Traditionally, work and the workspace were focused on the individual, with every employee in the company having an allocated workpoint, which became a symbol of their status and identity. Although sometimes used politically, the allocated workpoint ultimately served a positive purpose, allowing individual employees to express who they were and supporting how they worked.
Promoting the human instinct within us all to mark our territory, workpoint ownership contributed to employee engagement and motivation by helping employees create a sense of place and belonging in addition to helping them form emotional attachments and connections.
As the focus of today’s workplace shifts away from the individual and more towards the team, the workspace is following suit. With workspace sharing approaches such as hot-desking and activity based working, the individually allocated workpoint is disappearing and the broader team owned spaces incorporating shared workpoints are proliferating. In this scenario, how do we continue to connect people to the physical workplace, each other and the organisation?
Supporting the Change from ‘Me’ to ‘We’
The physical workplace needs to support employees on various levels (physical, functional and psycho-social). Supporting the psycho-social needs of employees becomes more difficult in workspace sharing approaches, which change the focus from ‘me’ to ‘we’ and take away some familiar comforts including knowing where your friends and team members are, tailoring your workspace to suit your personality and work style, etc.
Without individual ownership of work points, the integration of employees into the corporate culture and the maintenance of engagement are altered. To support this change, employees, and most importantly their leaders, need to go through competency training to support different behaviors and attitudes: a change from ‘me’ to ‘we’. An individual no longer owns/claims the same work point every day, a group now owns a space and a team member can claim a different space for several hours every day depending on what they are doing, what their team is doing, how they feel, and who they are working with.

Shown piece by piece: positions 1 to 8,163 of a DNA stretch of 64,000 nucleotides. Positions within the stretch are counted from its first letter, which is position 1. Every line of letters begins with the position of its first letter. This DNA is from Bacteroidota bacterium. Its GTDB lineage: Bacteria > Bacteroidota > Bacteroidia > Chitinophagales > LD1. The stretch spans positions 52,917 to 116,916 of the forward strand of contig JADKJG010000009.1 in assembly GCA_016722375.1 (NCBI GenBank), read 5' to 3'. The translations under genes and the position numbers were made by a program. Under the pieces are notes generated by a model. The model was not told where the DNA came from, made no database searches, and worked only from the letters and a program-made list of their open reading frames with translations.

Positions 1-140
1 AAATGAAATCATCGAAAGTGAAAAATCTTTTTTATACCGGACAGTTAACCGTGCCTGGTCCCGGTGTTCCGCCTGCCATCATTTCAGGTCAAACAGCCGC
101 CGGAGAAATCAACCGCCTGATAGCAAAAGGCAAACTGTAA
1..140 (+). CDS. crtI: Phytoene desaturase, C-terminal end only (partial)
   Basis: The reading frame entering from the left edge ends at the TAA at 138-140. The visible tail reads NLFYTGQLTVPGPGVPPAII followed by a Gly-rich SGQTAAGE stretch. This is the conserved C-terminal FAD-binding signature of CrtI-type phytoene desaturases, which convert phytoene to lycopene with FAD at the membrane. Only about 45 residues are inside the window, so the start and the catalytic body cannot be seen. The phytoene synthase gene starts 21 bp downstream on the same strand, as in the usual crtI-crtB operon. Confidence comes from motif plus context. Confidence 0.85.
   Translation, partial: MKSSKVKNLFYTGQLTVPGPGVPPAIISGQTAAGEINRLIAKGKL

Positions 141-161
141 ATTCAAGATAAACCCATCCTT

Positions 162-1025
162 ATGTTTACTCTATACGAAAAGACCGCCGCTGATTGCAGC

This transition from ‘me’ to ‘we’ needs to be supported by the physical workplace and even the products within with workplace. Team designated areas in the neighborhoods where lockers now reside become imperative as these areas present the only opportunity for employee personalization and expression. Employees can personalize and express who they are in them. Social areas must be utilized to promote a community and leaders need to help employees connect – from a work and personal perspective – while technology needs to assist in knowledge sharing and translating interactions into positive collaborations.
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